Moses felt that way, too.  Moses, the man of great faith who heard directly from God, became despondent once upon a time.  You know the story: after getting direction from God Himself, Moses and his brother Aaron took off for Egypt to gain the freedom of the Israelites.  Pharaoh refused to let the people go, but he didn't just stop there.  He actually gave the Israelites more work to do because he felt they had too much time on their hands if they were asking for freedom.  The Israelites were upset.  If I had been working all that time and some guy came into the picture and made it worse for me, I'd be like, "Yo.  You should probably get out of my face, because I really don't like you right now."

And that's basically what the Israelites told Moses and Aaron once they came across them.  In Exodus 5:21, they told Moses exactly how they felt.  They prayed that God would look on the brothers and judge them for what they had done to increase the Israelites' workload.  Remember, this is the Old Testament.  God's judgment before Christ's resurrection was pretty intense.  To wish that kind of punishment on someone was evidence of a sincere dislike.

As a result, Moses, understandably, was under the impression that he had done more harm than good by coming to Pharaoh as God had instructed.  And in verses 22-23 of that same chapter, Moses turns to God and basically asks, "Why am I even here?  If all I'm doing is creating chaos and turning these people against me, what is Your purpose?  Because ever since I got here and spoke to Pharaoh, as You've asked me to do, he's done nothing but make things worse for them.  And You haven't done a thing to deliver Your people."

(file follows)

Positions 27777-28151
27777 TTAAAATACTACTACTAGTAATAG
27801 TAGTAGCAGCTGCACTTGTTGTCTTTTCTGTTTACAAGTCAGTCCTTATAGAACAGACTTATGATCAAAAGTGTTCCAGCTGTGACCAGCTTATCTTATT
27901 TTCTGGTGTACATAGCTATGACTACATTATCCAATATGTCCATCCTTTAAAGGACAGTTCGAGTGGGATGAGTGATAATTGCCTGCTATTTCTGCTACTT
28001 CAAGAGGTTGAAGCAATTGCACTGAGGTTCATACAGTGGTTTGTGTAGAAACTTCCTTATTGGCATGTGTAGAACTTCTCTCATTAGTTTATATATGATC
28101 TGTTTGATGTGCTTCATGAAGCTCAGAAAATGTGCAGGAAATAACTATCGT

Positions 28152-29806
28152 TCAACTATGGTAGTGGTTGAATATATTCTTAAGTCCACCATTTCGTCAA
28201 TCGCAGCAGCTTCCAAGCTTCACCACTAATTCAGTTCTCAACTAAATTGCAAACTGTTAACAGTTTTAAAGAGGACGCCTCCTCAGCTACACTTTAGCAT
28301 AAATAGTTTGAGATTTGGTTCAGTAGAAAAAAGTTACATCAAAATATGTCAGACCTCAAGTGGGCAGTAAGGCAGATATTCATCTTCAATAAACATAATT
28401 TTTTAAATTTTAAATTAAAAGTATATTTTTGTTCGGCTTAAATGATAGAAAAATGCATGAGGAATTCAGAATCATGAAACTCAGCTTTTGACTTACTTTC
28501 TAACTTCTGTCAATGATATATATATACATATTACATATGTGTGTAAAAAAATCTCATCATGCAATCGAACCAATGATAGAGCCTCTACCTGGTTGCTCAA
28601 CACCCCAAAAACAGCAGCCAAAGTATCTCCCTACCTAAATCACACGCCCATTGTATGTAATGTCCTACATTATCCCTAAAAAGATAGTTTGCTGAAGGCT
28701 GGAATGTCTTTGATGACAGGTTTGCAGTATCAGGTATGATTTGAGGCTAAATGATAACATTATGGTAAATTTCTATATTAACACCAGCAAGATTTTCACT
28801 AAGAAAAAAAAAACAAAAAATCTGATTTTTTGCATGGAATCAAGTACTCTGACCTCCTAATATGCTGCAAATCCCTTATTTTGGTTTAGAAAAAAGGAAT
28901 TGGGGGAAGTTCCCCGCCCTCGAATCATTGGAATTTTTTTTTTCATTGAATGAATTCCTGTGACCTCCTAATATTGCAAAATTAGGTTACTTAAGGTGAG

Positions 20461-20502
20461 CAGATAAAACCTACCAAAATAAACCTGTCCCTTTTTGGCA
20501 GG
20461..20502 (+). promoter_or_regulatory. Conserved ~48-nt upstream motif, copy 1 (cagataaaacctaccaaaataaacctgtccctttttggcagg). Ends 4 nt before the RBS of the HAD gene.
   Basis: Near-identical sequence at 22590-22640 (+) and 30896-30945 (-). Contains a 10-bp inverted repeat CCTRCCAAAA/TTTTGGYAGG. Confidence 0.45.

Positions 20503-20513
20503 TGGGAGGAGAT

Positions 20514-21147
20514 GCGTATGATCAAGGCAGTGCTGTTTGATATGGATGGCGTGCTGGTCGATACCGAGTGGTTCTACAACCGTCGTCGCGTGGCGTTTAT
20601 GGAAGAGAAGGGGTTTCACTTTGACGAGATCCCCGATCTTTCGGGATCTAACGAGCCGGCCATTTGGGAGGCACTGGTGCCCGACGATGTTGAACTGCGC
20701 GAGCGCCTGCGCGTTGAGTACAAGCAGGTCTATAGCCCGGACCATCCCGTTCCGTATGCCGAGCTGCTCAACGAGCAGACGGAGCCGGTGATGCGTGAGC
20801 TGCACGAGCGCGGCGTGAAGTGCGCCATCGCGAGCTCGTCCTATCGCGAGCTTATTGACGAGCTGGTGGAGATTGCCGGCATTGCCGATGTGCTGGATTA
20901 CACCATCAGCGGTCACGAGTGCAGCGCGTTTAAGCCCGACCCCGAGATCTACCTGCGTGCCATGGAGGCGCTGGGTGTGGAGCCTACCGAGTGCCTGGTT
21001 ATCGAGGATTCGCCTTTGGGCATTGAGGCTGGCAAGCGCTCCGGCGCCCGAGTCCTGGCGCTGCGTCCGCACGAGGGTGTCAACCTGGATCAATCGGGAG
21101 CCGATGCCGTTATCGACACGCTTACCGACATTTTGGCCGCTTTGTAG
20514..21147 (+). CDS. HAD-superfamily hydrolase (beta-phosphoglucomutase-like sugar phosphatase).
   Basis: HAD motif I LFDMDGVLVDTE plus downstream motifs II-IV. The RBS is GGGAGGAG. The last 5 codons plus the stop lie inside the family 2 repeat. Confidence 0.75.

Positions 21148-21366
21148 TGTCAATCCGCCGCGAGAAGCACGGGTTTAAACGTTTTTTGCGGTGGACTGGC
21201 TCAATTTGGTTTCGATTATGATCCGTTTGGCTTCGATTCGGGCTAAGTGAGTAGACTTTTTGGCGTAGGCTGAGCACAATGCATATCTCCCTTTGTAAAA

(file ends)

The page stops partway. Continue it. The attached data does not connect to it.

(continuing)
God responded to Moses and said, "Now shalt thou see what I will do to Pharaoh: for with a strong hand shall he let them go, and with a strong hand shall he drive them out of his land" (Exodus 6:1).  God's response to Moses in his time of questioning is incredible to me.  He didn't grow angry at being questioned.  He didn't get someone else to do the job because Moses was clearly not feeling it anymore.  He restates His purpose for Moses' journey and reassures Moses that He is in control.  It's almost as if Moses had to have his moment of despondency in order for God to be fully glorified.  As you know, Moses went on to free the Israelites from Pharaoh's land and fulfill God's purpose.  It didn't happen immediately, but it happened.

Rest assured that God's plan is perfect in ways that we can't begin to understand or comprehend.  If He has made a promise to you or has given you a purpose to fulfill, rest assured that my God keeps His word.  You may feel like you've been waiting forever, but His ways are not our ways.  His thoughts are not our thoughts.  His word will not return void; it will accomplish that which He pleases and it will prosper in the thing for which God sent it.  There is such beauty in the knowledge that what God has given us to do will be accomplished in His perfect timing according to His perfect will.  Do not become discouraged while pursuing what God has given you to do; rejoice in the fact that, in His time, all will be as He said.

1 comment:

  1. Wow... very powerful! This definitely describes my life right here! This gave me such a renewed sense of hope and was a great reminder of how God truly does come through for us.=)